Finished a Couple Things


(Image by Alexas_Fotos from Pixabay)

I finished my Knit Camp cardigan, aka Sweater #4, and I love everything about it!


This was knit in sportweight washable wool from Swan's Island in the color Cayenne, which is a bit darker and redder than the picture shows. The pattern is exclusively for Knit Camp participants, and was designed by Marie Greene.


The real color is closer to this:

Before blocking

(Before blocking and buttons. I got the buttons at Maker's Mercantile; they are Ornate Corozo Buttons, 15mm, burgundy.)

I finished my Scrap Yarn Pi Shawl made out of fingering scraps. It's a nice weight that will be good to wear in the summer evenings and mornings. You can find out how to knit it in Elizabeth Zimmerman's books Knitters Almanac and Knitting Workshop. Next time though, I might try to knit a Half Pi Shawl, because  a whole pi shawl is realllly boring to knit ... hmmm, but it is all knitting and no purling. What to do, what to do ...



And there you have it.

I'm just finishing the last 33% of my Crest o' the Wave stole, and then I will have a sample to knit for somebody, but I will get busy on Sweater #5 as soon as I can!

Another Spinning Milestone

Another beautiful day!

Smiling Sun Images 23803

I love sunny days. It promises to be 72° on Friday, but I'll believe it when I see it.

My big spinning milestone is that I was able to successfully Navajo ply the 49 g (1.6 oz,) of yarn that was left over when I plied my Maine Coast yarn. I knew there would be leftovers, and the best thing to do with spinning leftovers is simply to Navajo ply them. But, I wondered if I could do it ...


... and indeed, I could! It will take a lot of practice to get it right and be comfortable with it, but it is a start. I am very happy.

In other news, I'm working on the last color of my Scrap Yarn Pi shawl before making a knitted on edge:


It's prettier than the picture. When it is finished and ~sort of~ blocked (meaning, washed and hung over the stair rail upstairs to dry), it will be pretty and wearable and cozy, and best of all, I got rid of a big ol' wad of scrap yarn to boot!

My red cardigan is gorgeous, and I have one more pattern repeat to knit on the body before doing the ribbing and binding off. That will make it about two-thirds done. There will still be two sleeves, two button bands, and a neckline to knit, and finding buttons and sewing them on. But still, two-thirds done feels pretty good! I'll get a picture when it's all done.

The more scrap yarn I use up, the more I realize that I have way too much yarn. I've cleaned it out, down to having just three bins and a big chest full, but it feels impossible to use it all up. I could make a spreadsheet of all the things I could knit out of the yarn I have, but it would scare me. And you know what? I still want to buy more!!!!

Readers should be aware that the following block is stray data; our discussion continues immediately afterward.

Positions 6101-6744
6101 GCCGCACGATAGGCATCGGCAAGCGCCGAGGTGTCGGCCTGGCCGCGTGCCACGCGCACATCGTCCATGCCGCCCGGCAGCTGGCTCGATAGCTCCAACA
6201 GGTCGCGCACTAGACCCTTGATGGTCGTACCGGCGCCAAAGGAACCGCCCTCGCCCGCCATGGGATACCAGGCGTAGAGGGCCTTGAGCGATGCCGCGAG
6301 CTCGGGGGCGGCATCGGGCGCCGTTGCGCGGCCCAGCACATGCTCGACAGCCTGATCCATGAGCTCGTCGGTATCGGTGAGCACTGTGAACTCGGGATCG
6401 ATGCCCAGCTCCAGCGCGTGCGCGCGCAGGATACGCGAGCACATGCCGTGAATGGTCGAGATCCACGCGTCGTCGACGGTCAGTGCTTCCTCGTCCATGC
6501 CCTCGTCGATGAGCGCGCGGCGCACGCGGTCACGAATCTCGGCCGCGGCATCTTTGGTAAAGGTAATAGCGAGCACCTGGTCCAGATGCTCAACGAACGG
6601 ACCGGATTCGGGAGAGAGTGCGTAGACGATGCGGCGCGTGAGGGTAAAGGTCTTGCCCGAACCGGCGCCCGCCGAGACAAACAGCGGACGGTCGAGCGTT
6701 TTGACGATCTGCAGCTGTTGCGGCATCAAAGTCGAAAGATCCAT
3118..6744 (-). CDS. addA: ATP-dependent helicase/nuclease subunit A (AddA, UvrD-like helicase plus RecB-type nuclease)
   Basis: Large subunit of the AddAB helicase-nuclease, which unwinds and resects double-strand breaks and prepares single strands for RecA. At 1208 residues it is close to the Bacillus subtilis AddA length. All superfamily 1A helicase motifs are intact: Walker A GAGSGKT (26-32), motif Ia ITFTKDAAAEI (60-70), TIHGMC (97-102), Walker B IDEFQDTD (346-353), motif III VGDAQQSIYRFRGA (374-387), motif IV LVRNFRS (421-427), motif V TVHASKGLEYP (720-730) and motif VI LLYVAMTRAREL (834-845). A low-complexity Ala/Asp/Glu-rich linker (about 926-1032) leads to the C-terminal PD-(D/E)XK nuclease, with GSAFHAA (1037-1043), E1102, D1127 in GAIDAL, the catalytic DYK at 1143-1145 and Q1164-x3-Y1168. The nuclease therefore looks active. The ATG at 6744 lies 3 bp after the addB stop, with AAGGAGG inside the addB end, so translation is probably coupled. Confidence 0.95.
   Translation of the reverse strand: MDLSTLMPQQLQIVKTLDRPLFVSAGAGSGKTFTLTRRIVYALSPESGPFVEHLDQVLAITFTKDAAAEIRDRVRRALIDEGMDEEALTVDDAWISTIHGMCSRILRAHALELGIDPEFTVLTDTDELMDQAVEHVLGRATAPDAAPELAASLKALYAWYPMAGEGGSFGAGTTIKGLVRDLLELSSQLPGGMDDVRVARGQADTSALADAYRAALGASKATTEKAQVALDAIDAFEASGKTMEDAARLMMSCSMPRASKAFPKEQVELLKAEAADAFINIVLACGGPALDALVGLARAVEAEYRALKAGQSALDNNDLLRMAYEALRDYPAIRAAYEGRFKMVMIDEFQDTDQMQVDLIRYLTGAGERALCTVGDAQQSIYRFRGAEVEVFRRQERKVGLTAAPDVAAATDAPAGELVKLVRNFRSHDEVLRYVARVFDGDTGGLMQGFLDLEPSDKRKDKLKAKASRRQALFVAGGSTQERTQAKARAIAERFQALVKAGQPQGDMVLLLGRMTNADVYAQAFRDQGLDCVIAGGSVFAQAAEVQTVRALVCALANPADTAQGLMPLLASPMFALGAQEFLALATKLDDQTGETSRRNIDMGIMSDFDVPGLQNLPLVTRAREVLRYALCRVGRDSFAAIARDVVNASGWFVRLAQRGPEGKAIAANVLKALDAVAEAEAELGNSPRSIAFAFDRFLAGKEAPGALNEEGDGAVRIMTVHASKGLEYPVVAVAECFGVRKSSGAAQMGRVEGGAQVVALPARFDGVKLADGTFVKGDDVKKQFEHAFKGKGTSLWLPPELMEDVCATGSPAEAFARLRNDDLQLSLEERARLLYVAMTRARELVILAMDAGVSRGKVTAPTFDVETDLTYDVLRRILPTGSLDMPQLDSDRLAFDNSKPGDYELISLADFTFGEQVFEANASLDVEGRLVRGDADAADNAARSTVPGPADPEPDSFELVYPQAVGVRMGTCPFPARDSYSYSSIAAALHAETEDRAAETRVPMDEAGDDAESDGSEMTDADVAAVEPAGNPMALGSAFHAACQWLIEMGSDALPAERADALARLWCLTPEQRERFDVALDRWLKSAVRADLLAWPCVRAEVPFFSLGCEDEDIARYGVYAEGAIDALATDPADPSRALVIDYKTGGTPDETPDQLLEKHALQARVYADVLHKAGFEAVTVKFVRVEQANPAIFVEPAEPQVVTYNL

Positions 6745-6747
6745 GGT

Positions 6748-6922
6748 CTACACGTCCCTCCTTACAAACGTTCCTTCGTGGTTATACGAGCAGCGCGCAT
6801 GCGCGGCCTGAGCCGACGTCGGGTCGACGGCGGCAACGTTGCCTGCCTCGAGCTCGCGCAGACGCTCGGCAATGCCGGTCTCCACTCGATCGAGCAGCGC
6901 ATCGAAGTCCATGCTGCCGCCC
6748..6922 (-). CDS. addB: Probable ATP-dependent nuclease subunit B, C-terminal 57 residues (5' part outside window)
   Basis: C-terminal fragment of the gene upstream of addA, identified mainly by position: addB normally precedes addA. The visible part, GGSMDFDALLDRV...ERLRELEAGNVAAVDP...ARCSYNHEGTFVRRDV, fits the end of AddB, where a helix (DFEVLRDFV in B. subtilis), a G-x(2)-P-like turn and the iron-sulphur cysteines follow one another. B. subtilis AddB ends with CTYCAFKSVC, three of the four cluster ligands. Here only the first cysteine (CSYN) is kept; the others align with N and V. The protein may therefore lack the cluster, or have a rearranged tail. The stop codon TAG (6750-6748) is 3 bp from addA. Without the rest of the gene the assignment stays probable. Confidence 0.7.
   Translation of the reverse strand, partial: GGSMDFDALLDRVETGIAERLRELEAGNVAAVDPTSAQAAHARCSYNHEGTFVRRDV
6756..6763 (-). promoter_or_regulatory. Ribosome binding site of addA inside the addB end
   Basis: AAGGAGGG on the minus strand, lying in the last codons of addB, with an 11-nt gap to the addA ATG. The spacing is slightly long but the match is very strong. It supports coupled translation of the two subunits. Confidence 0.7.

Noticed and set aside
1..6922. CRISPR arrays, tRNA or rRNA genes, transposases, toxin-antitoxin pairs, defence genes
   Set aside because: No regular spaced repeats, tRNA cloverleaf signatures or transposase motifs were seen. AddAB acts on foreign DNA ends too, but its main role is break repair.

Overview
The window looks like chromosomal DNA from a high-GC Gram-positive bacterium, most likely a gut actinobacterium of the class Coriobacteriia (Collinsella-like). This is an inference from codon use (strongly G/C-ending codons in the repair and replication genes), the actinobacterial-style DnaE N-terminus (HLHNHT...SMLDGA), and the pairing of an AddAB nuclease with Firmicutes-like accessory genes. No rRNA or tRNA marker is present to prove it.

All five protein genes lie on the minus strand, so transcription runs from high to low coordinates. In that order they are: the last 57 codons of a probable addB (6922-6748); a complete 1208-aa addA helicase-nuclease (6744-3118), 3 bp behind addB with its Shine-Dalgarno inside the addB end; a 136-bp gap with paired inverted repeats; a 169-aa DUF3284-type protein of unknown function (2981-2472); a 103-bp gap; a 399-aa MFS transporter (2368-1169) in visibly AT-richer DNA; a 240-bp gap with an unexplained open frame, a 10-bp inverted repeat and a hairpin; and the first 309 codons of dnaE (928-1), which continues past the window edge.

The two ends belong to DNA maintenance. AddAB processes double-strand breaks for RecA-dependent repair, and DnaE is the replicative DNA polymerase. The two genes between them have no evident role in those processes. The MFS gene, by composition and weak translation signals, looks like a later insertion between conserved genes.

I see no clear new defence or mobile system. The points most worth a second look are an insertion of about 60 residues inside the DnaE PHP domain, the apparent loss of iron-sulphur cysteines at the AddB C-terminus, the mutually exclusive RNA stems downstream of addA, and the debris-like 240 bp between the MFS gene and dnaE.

It's a beautiful spring day on the coast of Maine!


Photo by jdgrigsby from FreeImages

I finished my blue-green Linus shawl a while ago.

Linus blue green

I also went to my WIP bin and took out an Absolutely Fabulous Throw kit by Colinette  that someone had started, given up on it, gave it to me, and I never worked on it ... but thought I would, someday. Well, someday came. The kit originally sold for around $180, contained your choice of four throw patterns, and had enough of eight beautiful Colinette colors in a variety of yarns to make the throw. The yarns are still available, but sadly the pattern is not.

AbFab Throw kit done

See? It really is Absolutely Fabulous. Pogo settled down on it as I was putting on the fringe. She gave it her seal of approval.

Pogo on throw


I finished spinning my Maine Coast yarn.


Three skeins (total of 385 grams) of 2-ply fingering weight yarn. It's gonna be great!

What is on my needles now?

An Elizabeth Zimmerman Pi Shawl using fingering weight scrap yarn (I got tired of making endless Linus shawls) ...


... and a red cardigan for me. It's sweater #4 for those who are counting.


Keep knitting and spinning! Remember, you are beautiful!





I unraveled my Kinsale sweater. I determined that the two cones of yarn were not, actually, going to have enough yarn to knit a sweater; I got about a quarter of the way up the back and found I had used almost half the yarn ... and each cone was supposed to be enough for a back (or front) plus a sleeve.

Oh well. The yarn is destined to become something else I guess. Maybe I'll use that blue yarn to crochet a shawl, do something quick. Yeahhhh ... that's the ticket.

In the good news department, the Raineach hat is done.





I like how it came out, but it will be even prettier in yarn that has more contrast. I'll knit another one sometime.